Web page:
Experiencing financial difficulties at university may increase the risk of female students developing an eating disorder, according to new research from the University of Southampton and Solent NHS Trust.
Conversely, the study also found that having extreme attitudes to food and eating predicted short-term financial difficulties for female students, suggesting the possibility of a 'vicious cycle'.
Published online in The International Journal of Eating Disorders, the researchers also found a greater persistence of eating attitudes in women from less affluent families.
Over 400 undergraduate students, from universities across the UK, completed surveys assessing family affluence, recent financial difficulties and attitudes towards food and eating.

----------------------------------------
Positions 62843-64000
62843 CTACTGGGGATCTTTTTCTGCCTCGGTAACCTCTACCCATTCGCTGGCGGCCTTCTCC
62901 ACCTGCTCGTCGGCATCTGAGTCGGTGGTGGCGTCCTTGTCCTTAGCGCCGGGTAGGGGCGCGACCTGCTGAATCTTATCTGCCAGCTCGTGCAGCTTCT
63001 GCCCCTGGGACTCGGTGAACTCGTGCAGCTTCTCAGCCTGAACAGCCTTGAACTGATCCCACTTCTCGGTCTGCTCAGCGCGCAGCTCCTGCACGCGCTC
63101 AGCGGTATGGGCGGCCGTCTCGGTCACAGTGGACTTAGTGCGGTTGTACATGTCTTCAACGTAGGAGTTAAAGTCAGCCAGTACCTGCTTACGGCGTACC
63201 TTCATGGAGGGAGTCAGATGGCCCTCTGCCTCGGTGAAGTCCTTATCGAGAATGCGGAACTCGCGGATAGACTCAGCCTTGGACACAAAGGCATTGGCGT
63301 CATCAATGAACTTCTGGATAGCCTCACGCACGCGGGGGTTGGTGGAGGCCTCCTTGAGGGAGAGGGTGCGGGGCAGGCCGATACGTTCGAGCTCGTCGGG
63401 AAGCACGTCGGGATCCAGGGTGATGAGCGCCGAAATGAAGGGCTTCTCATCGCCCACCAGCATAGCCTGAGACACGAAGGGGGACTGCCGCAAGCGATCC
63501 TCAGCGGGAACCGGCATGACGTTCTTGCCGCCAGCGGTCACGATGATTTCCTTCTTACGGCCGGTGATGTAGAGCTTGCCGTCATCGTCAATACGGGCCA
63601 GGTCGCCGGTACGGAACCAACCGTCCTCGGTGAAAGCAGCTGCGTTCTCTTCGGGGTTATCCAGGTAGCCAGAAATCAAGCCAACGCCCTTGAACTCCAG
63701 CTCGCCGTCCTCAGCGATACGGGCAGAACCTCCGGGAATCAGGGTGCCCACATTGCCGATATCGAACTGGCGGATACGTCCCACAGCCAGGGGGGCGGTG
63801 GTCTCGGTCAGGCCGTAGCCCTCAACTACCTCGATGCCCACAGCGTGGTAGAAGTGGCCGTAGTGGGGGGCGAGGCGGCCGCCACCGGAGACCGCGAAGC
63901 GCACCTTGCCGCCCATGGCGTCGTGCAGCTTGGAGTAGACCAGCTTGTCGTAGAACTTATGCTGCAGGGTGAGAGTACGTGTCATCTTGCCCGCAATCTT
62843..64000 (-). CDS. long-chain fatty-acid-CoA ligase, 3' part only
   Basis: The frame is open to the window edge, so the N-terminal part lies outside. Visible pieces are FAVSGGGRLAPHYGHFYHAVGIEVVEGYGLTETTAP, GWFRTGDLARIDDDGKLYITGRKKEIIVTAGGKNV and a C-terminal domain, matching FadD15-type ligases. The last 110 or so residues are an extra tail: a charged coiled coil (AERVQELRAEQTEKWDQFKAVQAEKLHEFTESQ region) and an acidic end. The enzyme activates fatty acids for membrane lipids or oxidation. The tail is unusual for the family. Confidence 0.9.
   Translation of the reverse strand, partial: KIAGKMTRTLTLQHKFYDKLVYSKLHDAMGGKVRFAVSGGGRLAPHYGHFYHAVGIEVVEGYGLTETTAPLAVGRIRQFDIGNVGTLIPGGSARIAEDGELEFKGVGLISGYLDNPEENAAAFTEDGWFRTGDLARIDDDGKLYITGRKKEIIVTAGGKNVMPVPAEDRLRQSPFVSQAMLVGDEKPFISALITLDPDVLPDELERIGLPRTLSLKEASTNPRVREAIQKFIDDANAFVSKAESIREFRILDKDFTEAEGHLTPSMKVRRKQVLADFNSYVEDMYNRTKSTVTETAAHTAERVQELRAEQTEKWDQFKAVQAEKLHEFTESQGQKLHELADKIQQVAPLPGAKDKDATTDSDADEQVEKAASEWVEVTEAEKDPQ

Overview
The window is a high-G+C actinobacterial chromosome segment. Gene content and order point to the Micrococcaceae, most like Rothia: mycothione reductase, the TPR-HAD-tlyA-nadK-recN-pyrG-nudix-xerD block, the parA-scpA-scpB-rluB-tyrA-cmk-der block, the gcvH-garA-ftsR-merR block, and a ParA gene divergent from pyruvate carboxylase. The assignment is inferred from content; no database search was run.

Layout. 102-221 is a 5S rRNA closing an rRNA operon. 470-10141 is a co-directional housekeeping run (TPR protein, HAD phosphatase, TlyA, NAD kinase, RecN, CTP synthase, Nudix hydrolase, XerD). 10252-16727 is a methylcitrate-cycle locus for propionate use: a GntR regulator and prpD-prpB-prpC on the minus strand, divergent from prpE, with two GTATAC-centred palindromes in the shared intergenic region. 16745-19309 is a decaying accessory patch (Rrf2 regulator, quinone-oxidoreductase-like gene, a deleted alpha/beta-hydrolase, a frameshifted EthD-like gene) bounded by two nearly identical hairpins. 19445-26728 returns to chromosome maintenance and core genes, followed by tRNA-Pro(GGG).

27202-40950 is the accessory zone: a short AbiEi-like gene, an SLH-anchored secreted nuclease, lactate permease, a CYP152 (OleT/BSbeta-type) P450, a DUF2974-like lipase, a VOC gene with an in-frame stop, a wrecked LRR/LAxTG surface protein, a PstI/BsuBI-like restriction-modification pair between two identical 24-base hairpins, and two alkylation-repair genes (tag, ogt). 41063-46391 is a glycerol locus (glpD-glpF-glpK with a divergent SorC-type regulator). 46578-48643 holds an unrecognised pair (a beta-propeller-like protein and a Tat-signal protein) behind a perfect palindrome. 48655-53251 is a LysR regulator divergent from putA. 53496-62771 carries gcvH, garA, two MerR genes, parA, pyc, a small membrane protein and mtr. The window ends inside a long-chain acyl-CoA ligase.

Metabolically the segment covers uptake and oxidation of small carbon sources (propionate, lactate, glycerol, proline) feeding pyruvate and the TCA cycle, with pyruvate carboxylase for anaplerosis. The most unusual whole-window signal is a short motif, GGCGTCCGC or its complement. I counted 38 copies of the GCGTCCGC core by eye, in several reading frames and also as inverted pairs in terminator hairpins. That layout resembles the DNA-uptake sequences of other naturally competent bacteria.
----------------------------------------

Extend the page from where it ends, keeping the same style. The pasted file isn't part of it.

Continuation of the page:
Clinical Psychologist and lead author of the study, Dr Thomas Richardson commented: "It may be that those at higher risk of having an eating disorder feel like they have no control over events in their life, such as their financial situation, and they may then restrict their eating as a way of exercising control in other areas of their life."
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